Where’s the Inflation Threat?

Earlier this month, the Bank of Canada raised interest rates ahead of its original schedule to head off inflation. Some commentators are calling for further rate hikes in the near future. But today’s Consumer Price Index suggests that inflation is not an impending threat.

Adjusting for seasonal factors, consumer prices were lower in May than they had been in April. The overall inflation rate dropped from 1.8% to 1.4%. The Bank of Canada’s core inflation rate slipped from 1.9% to 1.8%. By any measure, the spectre of inflation receded.

However, actual and prospective interest rate hikes have aggravated a more serious problem: the exchange rate. The notion that Canada will raise rates, even as the US stands pat, encourages currency traders to bid up the Canadian dollar.

Indeed, the loonie has increased from under 93 US cents on May 25 to above 98 US cents yesterday. This appreciation works against a recovery in Canada’s export industries.

According to the OECD’s latest figures on purchasing power parity, the Canadian dollar should be worth 82 US cents. For Canada, an overvalued currency is a greater economic threat than inflation. At a minimum, the Bank of Canada should signal that it will not raise interest rates in the near future.


  • And to have Flaherty come out yesterday saying he has no problem with a high dollar. Gees, how did this guy get to be finance minister. There is a real disconnect between policy direction and actual on the ground needs. Is anybody in the manufacturing sector, in terms of policy wonks alive? Not a word, hmmm, I bet if this were a liberal or NDP finance minister you would see the roof blown off the finance department barn.

    When our double dip hits in Canada, it will be in large part, self made, you can be assured of that. As stated previously, there are many other policy options to cool off the housing market rather than just raising rates. A hot housing market, is not always a case of inflationary pressure, in fact, in the age of debt financed consumption, it is more about, rule and regulations concerning the issuing of debt, rather than straight out rates. Personal financial leveraging, to me is more of an issue today than anything, and we are approaching that wall when it comes to consumption, and all higher rates will do is eat into the consumption that is so vitally needed to add to a global rebound.

    So raising rates and austerity measures, the two that are being preached by our Tories at the upcoming G20, are the anti-thesis of recovery.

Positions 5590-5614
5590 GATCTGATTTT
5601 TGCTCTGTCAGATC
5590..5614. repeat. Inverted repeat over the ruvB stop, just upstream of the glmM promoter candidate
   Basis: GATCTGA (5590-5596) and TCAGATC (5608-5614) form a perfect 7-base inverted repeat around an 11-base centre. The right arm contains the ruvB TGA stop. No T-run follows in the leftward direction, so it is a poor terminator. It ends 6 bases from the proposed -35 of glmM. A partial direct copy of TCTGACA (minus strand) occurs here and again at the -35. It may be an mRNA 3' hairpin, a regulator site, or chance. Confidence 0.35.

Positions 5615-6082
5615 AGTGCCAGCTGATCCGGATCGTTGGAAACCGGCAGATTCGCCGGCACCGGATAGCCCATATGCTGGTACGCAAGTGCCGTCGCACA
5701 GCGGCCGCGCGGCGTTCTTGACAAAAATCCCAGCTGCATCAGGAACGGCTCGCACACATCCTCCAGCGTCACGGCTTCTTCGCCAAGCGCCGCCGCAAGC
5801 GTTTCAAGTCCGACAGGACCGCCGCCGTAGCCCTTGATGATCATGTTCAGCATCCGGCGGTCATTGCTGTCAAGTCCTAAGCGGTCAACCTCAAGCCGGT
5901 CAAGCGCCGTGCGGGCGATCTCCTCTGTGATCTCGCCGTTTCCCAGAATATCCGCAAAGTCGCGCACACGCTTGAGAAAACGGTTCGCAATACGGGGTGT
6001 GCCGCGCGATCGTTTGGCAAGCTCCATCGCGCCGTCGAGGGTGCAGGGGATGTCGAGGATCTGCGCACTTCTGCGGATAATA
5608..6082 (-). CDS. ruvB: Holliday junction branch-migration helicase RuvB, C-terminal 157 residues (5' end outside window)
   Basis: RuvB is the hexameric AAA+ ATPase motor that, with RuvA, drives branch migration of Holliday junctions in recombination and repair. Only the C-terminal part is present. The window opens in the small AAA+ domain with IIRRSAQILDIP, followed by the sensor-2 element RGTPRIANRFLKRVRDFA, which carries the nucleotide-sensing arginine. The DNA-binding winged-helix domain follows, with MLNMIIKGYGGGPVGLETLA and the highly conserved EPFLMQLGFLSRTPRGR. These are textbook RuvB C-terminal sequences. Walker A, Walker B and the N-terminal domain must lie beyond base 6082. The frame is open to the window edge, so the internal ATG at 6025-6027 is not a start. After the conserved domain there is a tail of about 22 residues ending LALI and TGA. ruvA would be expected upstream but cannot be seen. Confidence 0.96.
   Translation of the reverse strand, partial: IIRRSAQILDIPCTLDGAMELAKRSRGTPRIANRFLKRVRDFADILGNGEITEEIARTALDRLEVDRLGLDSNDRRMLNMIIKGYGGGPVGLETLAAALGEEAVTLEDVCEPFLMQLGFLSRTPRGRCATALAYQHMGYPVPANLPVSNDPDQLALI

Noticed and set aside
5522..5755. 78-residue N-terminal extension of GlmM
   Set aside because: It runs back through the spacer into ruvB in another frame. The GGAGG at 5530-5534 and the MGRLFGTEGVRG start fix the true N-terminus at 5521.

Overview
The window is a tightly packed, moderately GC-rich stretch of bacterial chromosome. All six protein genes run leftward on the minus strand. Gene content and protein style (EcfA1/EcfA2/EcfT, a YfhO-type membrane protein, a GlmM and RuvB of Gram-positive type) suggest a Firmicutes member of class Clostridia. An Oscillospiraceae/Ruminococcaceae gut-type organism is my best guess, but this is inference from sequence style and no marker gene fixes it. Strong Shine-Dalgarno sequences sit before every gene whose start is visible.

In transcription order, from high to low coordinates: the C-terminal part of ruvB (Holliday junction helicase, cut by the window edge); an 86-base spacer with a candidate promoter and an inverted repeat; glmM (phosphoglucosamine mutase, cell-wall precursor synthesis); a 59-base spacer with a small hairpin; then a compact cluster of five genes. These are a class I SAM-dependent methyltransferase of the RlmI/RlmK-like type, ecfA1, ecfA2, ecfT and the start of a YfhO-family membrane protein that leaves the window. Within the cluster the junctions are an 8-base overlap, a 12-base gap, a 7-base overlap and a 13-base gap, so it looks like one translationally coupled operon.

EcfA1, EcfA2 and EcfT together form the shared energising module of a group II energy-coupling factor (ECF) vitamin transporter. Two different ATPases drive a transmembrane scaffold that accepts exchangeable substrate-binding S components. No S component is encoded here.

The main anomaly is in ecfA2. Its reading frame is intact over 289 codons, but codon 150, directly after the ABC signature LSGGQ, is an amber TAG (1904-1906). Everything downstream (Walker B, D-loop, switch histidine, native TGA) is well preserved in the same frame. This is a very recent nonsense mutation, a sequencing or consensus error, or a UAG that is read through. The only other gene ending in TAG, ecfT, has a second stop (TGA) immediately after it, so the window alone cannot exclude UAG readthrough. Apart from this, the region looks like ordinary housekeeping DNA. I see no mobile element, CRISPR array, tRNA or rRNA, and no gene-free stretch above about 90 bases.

Did anybody see those horns growing on Harper’s forehead, potentially he is being seen more than just the anti-thesis, maybe we need a priest to perform a ceremony on him- something has gone wrong with him! I swear I seen his head turn 360 degrees around at one of his last Q&A’s.


  • A couple thoughts:

    – You’re assuming past inflation is an indication of future inflation. Isn’t that a classic fallacy in markets — that what happened in the past will continue in the future?

    – I’m guessing another reason why the Bank might want to raise interest rates is to give it some wiggle room. Interest rates are, in the grand scheme of things, very low. If the economy takes a dip for the worse in the near future, the Bank probably wants to have some room to lower the interest rate to heat things up a bit.

  • I am not so sure about your second point. For me it is not where the rates are currently sitting, it is where they are going and the signals that actually matter. So the wiggle room you speak of comes at a huge cost, as more than half the arm chair economists and the neo-cons feel we are actually getting out of recessionary territory.

    So it is the directional issue that to is the problems here and the message it sends the international community, however small that might be. Given the Us held rates again, makes the point even more pristine, it is the movement that matters right now. And the signal Harper (Carney) just gave out to the financial community is dangerous. What would it have cost to leave them sit where they were. Nothing, but it will cost us, in terms of psychological space which translates through the cultural tethers to the in the ground investment and purchasing decisions. So I very much disagree with you second point and again, it can become a dangerous job killing, recover smothering artifact.

    Where is the priest! If I can’t convince people Harper is most likely the anti-christ then maybe I can at least get a few prays for all the jobs that will be killed and have been killed or precariousized.

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